Bam: Past, Present, Future
[Please note that I knew little about Bam before this week, save for what my children learned about from their history books. My research today turned up many conflicting facts about dates and periods. I did my best to gather what I hope is correct information about the history of Bam]
The human toll in the devasting Iranian earthquake seems almost unfathomable. It's hard to comprehend so many people - over 20,000 - dying in one day, in one place.
Photos can show you the wreckage. They can show you the crumbled buildings, the flattened homes, the roads that have all but disappeared. You can see the human wreckage as well; tiny bodies wrapped in colorful blankets, laid out on the roadside awaiting burial. You see the anguished faces of men and women praying over the corpses of their relatives.
You look at these pictures and you try to imagine these people before the quake. You see a small child smiling, a mother cooking, a father working. At some point you stop looking at the photos. You stop watching the sweeping, panoramic shots of the devastion and turn off the tv, close the newspaper, shut down the computer. You go about your day and maybe you don't think about the quake and its victims again because it's too much. Your brain will not let you imagine the scope of so much death in one place, so many lives ruined and families lost.
While the human loss is a tragedy so enormous we may not want to think about it, their is the historical loss to ponder as well.
Bam was founded in a time so ancient, the years are accounted for with only three digits. Some of the structures in Bam dated back to the Sassanian period, from 224-637 AD. Imagine that. Structures made of nothing more than clay, straw, mud bricks and tree trunks withstood the rigors of so much time and now, in 2003, they are gone.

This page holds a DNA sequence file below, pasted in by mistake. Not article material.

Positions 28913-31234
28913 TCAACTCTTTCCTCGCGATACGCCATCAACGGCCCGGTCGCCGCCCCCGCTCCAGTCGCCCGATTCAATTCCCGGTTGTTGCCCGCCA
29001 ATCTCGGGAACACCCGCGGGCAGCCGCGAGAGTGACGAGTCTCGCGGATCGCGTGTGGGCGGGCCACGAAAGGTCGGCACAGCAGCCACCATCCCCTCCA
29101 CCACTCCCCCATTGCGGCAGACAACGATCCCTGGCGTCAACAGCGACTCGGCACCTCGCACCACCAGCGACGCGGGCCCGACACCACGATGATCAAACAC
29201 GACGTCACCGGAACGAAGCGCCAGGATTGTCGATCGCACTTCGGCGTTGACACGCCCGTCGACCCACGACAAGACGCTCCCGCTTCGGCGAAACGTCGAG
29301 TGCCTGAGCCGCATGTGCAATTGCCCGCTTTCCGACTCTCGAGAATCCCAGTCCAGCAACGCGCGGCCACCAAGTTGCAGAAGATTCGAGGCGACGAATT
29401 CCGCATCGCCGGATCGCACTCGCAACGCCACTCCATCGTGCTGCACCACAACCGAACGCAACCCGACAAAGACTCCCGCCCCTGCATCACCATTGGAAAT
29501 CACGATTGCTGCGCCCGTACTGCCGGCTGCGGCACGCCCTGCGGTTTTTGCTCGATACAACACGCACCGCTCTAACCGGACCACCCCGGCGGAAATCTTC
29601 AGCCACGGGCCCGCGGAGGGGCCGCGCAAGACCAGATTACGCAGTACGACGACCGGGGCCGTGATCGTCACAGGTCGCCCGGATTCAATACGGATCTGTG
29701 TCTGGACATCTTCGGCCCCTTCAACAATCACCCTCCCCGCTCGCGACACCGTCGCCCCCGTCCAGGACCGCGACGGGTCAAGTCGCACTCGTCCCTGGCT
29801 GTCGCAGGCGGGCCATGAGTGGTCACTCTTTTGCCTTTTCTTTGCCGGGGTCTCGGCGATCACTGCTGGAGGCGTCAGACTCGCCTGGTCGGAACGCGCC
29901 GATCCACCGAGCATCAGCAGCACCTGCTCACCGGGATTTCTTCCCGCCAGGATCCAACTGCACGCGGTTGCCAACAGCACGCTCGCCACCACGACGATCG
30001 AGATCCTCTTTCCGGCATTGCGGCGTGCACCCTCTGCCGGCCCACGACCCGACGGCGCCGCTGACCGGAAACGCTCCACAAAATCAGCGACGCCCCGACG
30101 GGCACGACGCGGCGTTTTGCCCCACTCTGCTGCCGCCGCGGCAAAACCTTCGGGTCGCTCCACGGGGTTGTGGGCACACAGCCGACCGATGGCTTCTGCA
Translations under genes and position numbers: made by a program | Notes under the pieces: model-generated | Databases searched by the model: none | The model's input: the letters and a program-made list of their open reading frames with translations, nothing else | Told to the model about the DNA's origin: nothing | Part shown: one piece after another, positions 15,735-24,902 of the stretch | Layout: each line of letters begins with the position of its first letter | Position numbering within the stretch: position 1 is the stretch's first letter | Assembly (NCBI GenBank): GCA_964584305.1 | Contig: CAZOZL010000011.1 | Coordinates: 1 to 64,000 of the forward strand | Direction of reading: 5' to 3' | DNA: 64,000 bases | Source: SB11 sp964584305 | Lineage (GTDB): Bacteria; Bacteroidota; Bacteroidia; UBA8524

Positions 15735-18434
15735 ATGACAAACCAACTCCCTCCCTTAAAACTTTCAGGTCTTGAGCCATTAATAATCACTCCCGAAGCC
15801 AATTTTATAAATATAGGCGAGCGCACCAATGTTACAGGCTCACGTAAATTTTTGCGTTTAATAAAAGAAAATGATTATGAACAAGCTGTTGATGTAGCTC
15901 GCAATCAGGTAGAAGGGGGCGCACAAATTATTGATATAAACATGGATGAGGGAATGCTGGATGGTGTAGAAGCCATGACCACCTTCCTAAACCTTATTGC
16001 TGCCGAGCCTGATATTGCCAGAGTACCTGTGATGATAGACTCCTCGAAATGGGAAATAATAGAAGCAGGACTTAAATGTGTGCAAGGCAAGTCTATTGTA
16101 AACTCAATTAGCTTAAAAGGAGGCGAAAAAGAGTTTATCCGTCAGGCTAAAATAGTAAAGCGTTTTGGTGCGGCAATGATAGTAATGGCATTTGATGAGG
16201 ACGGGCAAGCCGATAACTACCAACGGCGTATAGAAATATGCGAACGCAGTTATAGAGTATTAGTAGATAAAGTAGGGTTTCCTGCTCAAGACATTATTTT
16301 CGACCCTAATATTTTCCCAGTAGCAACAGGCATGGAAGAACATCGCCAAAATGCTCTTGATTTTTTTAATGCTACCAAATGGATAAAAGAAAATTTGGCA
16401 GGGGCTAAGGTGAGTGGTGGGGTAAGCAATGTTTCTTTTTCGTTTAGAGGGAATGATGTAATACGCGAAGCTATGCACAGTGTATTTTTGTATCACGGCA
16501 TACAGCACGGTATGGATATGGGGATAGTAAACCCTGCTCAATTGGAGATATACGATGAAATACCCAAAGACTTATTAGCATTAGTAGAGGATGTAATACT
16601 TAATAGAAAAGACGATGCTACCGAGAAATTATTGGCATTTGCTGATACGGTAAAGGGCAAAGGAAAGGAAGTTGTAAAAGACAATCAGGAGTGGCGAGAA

There was the Zoroastrian fire temple, which was the commercial center of Bam, as well as a site visited by many pilgrims during that time. Later, a mosque was built there, as well a the tomb of an astronomer.
Most of Bam was actually built during the Safavid period, from 1502-1722. In 1722, Bam was invaded by Afghans. In 1810, it was invaded again, this time by an army from Shiraz. Bam was then used as an army barracks and then abandoned sometime around 1850.
Look at this before (1975) and after (12/26/03) comparison of Bam from Getty Images to understand the magnitude of destruction.
The ancient citadel (over 2,000 years old) of Arg-e Bam and the ruins of the surrounding town is a tourist destination for those who are interested in viewing history. A deep moat that surrounds the citadel has kept it from being damaged. Inside the walls of Arge-e Bam were the original public bath, gym, garrison, stable, jail and the governor's house. [Many photos of historical Bam can be found here]
I was searching for photos of Bam while writing this and came across this one and thought, they are probably dead.
Despite our political differences with Iran, you cannot help but feel sorrow for these people. There are those who want to deny aid to the people of Bam simply because of the ideology of their government. We can't turn our backs on people in need on the basis that their leader is a hateful, dangerous man. If we can send doctors, food, medicine, clothing and comfort to those who need it and we don't, that makes us just as despicable as the Iranian government. And we are not like that.
Where to go if you want to help:
Iranian blogger Pedram has some poignant words as well as links to sites where you can donate money towards relief.
Mercy Corps has a list of ways that you can help the victims.
Also, Matthew Stinson has a news-filled, frequently updated post about the earthquake.